you want to find all orthologs of it in
cyanobacteria, to extract their
upstream sequences.
Mouse over the GENES-PROTEINS
button…
… and click ORTHOLOG-OF.
Open the argument box of the
function for entry by clicking on it…
And type in the nickname of
Anabaena's glnA gene, alr2328.
Close the entry box by pressing
Enter or Tab…
… and execute the function.
Lots of orthologs!
It would be helpful to be able to refer
to them as a group. To define such a
group, mouse over the DEFINITION
button…
… and click the DEFINE function.
The DEFINE function asks for two
things: the name of the variable to be
defined and the value it is to be
given. The value will be all those
orthologs. The name is up to you.
Click on the variable argument box
to open it up for entry…
… and type a name that makes sense
to you, closing the box afterwards by
pressing Tab.
Tab closes the entry box and
automatically opens the next one (if
it exists).
There are many ways of getting that
list of orthologs. You could copy and
paste that list from the Result pane to
the open value box, but it might be
more clear to cut/paste the function
that produced it. Let me show you.
Click on the Action icon of
ORTHOLOG-OF.
Click Cut.
The function box will disappear
but will be retained in the
BioBIKE clipboard.
… then mouse over the Action Icon
of the value argument box…
… and click Paste.
The definition is now complete
(and reads well for future
reference). But it will not take
effect until the function is
executed
Click the Action icon.
… and click Execute.
Notice that a new VARIABLES
button appears. We'll use it later to
access the newly defined list.
For now, we need to get upstream
regions from all those genes. Mouse
over the GENES-PROTEINS
button…
… then mouse over GENES-NEIGHBORHOOD…
… and click the SEQUENCE-UPSTREAM-OF function.
The function seems to call for a gene as the argument.
However, like most BioBIKE functions, this one has the
following useful property:
- Give it a single item, it returns a single answer
- Give it a list of items, it returns a list of answers.
Open the argument box for input.
We want the function to act on the
group of genes we just defined.
Mouse over the VARIABLES
button…
… and click the name of the group
you just defined. That will bring the
group into the selected box.
We could execute the completed function, and
then take those upstream sequences and look
within them for sequence motifs.
Alternatively we could skip the intermediate
step and have the sequences go directly into
the motif finder. To do that, we surround the
function with the motif finder.
To surround, mouse over the Action Icon…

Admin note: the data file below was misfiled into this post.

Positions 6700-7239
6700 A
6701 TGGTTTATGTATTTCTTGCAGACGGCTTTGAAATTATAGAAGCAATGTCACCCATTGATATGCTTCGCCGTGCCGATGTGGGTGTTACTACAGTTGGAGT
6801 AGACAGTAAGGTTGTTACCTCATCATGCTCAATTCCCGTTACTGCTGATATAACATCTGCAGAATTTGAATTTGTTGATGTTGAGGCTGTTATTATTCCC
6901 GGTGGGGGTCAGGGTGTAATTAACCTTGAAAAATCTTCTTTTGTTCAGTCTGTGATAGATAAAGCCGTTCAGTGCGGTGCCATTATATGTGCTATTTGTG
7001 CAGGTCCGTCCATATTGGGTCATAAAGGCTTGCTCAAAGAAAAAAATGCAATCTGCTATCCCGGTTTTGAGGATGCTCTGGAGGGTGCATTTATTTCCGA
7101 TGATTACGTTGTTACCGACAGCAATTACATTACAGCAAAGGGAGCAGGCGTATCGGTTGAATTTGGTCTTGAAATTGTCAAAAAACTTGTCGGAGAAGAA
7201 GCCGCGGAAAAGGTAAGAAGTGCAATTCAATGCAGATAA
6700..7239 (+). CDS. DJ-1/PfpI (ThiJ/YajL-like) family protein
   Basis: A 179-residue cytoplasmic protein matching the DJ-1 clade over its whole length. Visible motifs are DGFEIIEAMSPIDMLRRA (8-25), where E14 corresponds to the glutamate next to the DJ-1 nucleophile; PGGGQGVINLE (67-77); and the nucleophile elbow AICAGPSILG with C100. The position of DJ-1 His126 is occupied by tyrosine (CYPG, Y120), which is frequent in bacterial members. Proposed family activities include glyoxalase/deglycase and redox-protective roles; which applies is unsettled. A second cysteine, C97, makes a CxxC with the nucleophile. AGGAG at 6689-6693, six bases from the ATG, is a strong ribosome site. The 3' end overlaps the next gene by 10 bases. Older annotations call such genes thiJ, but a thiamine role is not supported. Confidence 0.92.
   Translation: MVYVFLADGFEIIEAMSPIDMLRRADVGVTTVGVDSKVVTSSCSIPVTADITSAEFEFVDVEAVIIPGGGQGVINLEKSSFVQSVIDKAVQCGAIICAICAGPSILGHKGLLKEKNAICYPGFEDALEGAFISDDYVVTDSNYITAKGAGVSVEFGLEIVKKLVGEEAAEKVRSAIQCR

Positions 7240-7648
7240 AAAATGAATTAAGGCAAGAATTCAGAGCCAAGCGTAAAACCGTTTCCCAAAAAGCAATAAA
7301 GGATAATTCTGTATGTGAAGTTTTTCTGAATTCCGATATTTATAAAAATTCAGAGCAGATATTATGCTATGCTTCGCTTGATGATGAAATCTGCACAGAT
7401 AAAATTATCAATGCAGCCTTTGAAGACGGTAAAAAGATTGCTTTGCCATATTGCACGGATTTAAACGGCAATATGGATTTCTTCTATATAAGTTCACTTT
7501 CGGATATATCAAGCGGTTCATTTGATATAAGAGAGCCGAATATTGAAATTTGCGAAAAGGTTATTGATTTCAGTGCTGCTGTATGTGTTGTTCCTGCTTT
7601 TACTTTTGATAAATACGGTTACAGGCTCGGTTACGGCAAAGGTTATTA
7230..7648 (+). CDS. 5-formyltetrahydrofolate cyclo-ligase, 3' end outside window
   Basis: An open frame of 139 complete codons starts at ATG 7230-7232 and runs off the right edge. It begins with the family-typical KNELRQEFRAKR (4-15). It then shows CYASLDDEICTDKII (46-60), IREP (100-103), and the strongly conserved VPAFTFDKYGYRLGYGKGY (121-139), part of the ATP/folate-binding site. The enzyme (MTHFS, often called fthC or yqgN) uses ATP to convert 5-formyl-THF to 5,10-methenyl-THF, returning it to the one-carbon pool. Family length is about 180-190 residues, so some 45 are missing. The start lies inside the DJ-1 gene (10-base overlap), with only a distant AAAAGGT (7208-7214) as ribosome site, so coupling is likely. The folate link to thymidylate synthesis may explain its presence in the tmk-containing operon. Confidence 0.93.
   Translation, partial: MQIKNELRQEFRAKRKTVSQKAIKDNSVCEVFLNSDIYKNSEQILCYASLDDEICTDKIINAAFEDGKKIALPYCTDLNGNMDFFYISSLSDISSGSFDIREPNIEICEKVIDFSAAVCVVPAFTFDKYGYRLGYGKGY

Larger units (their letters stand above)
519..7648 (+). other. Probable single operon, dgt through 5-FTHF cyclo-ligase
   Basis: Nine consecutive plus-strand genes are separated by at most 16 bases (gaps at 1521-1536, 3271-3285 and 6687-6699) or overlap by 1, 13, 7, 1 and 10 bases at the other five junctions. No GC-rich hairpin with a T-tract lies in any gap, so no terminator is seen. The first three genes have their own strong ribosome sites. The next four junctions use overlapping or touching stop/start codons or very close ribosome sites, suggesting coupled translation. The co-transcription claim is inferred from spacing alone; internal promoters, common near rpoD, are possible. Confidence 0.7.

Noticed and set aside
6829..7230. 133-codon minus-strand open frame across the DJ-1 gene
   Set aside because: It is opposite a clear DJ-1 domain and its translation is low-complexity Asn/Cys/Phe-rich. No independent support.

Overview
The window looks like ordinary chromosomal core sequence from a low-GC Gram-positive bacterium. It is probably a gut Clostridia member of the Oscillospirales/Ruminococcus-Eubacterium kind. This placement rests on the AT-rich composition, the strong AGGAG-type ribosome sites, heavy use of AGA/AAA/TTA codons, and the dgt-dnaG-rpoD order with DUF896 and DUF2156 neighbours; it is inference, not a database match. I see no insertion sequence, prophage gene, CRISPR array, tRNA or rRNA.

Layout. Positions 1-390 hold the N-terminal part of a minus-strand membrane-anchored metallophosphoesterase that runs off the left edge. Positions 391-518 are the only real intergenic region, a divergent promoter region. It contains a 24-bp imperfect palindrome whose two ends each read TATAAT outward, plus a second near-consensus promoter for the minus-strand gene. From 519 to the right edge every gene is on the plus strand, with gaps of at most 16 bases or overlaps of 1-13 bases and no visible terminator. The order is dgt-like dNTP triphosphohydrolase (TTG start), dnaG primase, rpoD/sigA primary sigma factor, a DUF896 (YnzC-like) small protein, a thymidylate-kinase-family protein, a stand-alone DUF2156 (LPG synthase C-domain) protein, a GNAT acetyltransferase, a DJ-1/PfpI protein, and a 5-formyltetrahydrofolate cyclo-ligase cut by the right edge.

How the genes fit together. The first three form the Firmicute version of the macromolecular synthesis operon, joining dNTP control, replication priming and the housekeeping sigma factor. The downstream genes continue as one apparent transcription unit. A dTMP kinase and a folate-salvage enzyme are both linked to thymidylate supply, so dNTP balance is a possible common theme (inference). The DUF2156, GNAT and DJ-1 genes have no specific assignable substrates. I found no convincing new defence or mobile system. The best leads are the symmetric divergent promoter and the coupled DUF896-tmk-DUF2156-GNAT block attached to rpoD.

… and click Surround with.
The entire function is now selected.
We need to specify that we want to
surround the function with a function that
searches for motifs within sequences.
Mouse over the STRINGS-SEQUENCES
button…
… mouse over BIOINFORMATIC-TOOLS…
… and click MOTIFS-IN.
(By the way, if the categories aren't sufficiently
intuitive, you can always find functions
alphabetically, through the ALL button on the
Function Palette)
The upstream sequences returned by
SEQUENCES-UPSTREAM-OF will now be
given to the MOTIFS-IN function.
Executing that function will execute everything
inside of it.
You might think it's time to go over to the Action
Icon of MOTIFS-IN and execute …
… but hold that mouse!
MOTIFS-IN, unless told otherwise, looks for
amino-acid motifs. Eventually we'll get around to
teaching it how to distinguish DNA from protein
sequences automatically, but for now, mouse over
the Options Icon…
… and click the DNA option.
Now execute the function.
Notice "Executing" in the message bar.
MOTIFS-IN might take 10-20 seconds to
execute. Don't try to do any other
function during that time.
MOTIFS-IN formats the sequences in a
way a motif-finding program (Meme)
likes to see and supplies its results in a
separate window.
A new window opens, which you can save
to your own computer if you like.
For now just scroll down.
Meme has found a motif with a very good E-value. It provides a
histogram, showing the information content of each position of
the motif. The higher the bar, the more conserved the position.
Scroll further.
You get the sequence of the motif for each
upstream sequence in which it was found.
Scroll further.
Meme also found a second
good motif.
Scroll to the end of the file.
At the end you get a map of all the
motifs found and where in the upstream
sequences they appear.
Evidently, Motif 2 and 3, when present,
generally precedes Motif 1.
BioBIKE
You've seen a knowledge environment in which:
• Knowledge and tools are integrated.
Data conversion is seldom necessary.
• The language is uniform, facilitating access to
many popular tools through a common interface.
• The language is as flexible as any general purpose
language, permitting construction of new tools.
• The programming language is easy to pick up,
using graphical conventions familiar to those
who don't program.
• The environment is well suited for teaching the
concepts of molecular biology through computational
experiment.
Collaborators
Michael Chaplin
Johnny Casey (Sequoia Cons.)
Sarah Cousins (now Wistar Institute)
Michiko Kato (now UC Davis)
Hailan Liu
JP Massar (Berkeley)
James Mastros (now Philip Morris)
Bogdan Mihai
John Myers (Sequoia Cons.)
Nihar Sheth
Jeff Shrager (Carnegie Inst.)
Arnaud Taton
Hien Truong
Andy Whittam (Washington & Jefferson)
… and many participating students
Development of BioBIKE was funded by a grant from the National Science Foundation
Contact Jeff Elhai, Center for the Study of Biological Complexity, Virginia Commonwealth University
(E-mail) [email protected], (Tel) 804-828-0794